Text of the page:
S: Shopper M: Music shop owner
S: Hi, would it be possible for you to give me a hand? I’m looking for South Korean pop.
M: Yes, no problem. The section is over here, we have material by BoA, Se7en and Rain.
S: Rain! That’s what I’m looking for, my friend bought me a CD of his and now I can’t stop listening to it!
M: He’s really popular, we call him “The South Korean King of Pop”. He’s huge in Japan, Hong Kong, China, Thailand and across much of Asia.
S: Really? I had no idea. Why do you think he’s so popular?
M: Well, it’s a combination of his angelic face, great body and Justin Timberlake style dance moves. He stars in soap operas as well as being a singer.
S: I see. Do you know more about him?
M: Actually, yes. I’m a big fan, you see. He’s 23, his real name is Ji Hoon Jung and he used to be poor. He lived in Seoul in a one room apartment, but dreamed of being famous. He must have pushed himself very hard to get where he is today.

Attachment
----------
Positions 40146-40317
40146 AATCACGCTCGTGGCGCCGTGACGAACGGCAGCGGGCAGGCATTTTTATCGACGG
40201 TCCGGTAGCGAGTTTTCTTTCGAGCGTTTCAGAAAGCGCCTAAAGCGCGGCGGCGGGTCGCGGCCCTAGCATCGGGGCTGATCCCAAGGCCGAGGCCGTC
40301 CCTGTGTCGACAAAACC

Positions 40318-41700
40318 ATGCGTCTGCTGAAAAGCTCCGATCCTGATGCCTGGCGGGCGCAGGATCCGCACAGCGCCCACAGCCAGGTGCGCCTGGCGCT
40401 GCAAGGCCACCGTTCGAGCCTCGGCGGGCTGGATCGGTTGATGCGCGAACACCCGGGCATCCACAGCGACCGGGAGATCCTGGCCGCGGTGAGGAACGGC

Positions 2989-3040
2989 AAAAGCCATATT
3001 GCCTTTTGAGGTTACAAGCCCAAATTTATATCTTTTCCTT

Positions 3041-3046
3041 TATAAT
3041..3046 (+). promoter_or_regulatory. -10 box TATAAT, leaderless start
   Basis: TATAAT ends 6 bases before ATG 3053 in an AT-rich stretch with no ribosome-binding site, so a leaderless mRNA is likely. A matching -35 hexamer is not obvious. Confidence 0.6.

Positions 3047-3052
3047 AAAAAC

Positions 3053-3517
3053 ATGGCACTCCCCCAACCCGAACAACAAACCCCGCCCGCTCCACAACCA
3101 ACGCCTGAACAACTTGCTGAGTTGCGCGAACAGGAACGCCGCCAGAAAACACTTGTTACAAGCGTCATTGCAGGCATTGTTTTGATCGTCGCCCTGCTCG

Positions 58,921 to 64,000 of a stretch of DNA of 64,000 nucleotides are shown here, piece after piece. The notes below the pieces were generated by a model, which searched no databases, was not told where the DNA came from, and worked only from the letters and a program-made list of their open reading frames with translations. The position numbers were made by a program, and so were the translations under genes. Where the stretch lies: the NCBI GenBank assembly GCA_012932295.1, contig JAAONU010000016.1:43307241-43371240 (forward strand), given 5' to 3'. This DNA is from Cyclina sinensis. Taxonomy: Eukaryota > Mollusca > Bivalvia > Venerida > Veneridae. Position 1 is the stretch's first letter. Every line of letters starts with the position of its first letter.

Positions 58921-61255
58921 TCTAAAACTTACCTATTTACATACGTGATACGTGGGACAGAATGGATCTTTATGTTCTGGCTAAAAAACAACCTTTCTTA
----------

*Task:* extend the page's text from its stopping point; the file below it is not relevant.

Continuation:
S: Yes, many famous people come from humble beginnings.
M: Did you know he was listed on Time magazines “World’s Most Influential People” list?
S: Really? I guess he must have a lot of influence in South Korea, maybe throughout Asia. Through his music, soaps and so on.
M: He plans to star in a movie next year but he says he has no desire to be in a big budget film. Maybe that’s because he was a soap actor.
S: Probably. Do you think he will ever be famous in the West?
M: I hope so. At the moment he’s studying English day and night because he wants to become famous in America. Before he visited the U?S., Rain already had a fan base, thanks to Internet music sites, satellite TV and DVDs of his soap operas. He’s also had two sell out concerts in the small venue at Madison Square Garden.
S: Oh, so he’s pretty popular over there already then?
M: Yes. And he’s releasing an English language album later this year.
S: Great! Now I will be able to understand his songs!
M: That’s true.
S1: Student 1S2: Student 2
S1: I want to write about something which is truly American, what do you think? A president or a businessman?